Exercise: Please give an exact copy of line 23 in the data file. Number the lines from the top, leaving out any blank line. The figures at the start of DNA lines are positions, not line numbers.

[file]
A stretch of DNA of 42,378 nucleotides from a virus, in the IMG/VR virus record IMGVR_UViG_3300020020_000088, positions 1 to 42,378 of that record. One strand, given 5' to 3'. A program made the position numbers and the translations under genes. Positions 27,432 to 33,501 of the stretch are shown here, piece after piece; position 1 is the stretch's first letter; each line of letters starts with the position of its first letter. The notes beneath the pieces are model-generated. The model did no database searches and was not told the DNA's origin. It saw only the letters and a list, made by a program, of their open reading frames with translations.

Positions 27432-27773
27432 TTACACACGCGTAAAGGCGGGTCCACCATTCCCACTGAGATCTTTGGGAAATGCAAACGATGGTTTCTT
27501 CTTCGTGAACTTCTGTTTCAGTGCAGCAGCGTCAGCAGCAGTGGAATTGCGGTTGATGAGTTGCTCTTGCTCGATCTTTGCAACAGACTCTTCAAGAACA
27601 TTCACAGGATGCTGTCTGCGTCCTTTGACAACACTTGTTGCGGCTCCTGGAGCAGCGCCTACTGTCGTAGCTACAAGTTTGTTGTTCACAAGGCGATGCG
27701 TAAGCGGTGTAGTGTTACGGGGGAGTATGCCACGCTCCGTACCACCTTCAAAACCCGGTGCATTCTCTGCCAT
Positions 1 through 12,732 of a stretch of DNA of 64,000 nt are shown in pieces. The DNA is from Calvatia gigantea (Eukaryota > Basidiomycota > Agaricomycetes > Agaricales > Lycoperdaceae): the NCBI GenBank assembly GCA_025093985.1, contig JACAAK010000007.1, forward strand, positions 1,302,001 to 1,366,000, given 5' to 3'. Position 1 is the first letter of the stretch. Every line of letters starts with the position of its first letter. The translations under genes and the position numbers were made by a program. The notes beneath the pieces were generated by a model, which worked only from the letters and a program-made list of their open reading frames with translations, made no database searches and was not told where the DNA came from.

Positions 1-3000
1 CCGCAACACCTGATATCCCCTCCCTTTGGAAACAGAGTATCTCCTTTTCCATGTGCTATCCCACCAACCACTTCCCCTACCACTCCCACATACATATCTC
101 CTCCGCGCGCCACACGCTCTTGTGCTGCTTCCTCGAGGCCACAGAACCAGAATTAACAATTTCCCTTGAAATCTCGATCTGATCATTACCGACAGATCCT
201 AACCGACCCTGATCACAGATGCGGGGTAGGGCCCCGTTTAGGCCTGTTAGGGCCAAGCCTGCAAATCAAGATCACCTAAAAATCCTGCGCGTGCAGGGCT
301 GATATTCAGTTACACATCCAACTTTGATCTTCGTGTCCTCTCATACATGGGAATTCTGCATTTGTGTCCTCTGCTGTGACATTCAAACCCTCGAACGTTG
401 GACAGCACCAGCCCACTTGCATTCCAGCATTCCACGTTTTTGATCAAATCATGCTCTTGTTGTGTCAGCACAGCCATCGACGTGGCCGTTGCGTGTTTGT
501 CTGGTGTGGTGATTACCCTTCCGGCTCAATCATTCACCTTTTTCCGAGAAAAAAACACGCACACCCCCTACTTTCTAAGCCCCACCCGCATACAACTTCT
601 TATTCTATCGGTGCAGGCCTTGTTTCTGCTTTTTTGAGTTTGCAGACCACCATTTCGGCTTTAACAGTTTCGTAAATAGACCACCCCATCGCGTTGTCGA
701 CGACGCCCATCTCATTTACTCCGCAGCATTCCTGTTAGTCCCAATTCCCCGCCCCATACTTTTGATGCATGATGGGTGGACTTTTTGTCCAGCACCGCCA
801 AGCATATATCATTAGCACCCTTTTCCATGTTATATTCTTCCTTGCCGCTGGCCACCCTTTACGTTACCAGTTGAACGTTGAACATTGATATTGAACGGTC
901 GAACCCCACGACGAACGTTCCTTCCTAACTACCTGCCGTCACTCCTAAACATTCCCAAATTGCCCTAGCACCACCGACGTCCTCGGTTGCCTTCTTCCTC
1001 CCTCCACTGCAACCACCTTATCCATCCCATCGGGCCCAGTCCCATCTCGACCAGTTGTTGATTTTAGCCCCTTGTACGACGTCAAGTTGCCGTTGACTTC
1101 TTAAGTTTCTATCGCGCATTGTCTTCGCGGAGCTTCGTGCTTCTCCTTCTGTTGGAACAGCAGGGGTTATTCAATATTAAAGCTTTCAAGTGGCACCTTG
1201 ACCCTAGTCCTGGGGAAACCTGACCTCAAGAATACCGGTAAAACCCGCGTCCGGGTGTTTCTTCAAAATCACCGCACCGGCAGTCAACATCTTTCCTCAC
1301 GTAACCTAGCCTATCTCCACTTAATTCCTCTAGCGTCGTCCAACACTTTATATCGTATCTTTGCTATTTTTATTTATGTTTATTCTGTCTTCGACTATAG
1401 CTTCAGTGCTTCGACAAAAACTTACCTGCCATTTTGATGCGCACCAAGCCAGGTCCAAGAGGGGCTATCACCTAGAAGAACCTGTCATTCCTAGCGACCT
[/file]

1401 CTTCAGTGCTTCGACAAAAACTTACCTGCCATTTTGATGCGCACCAAGCCAGGTCCAAGAGGGGCTATCACCTAGAAGAACCTGTCATTCCTAGCGACCT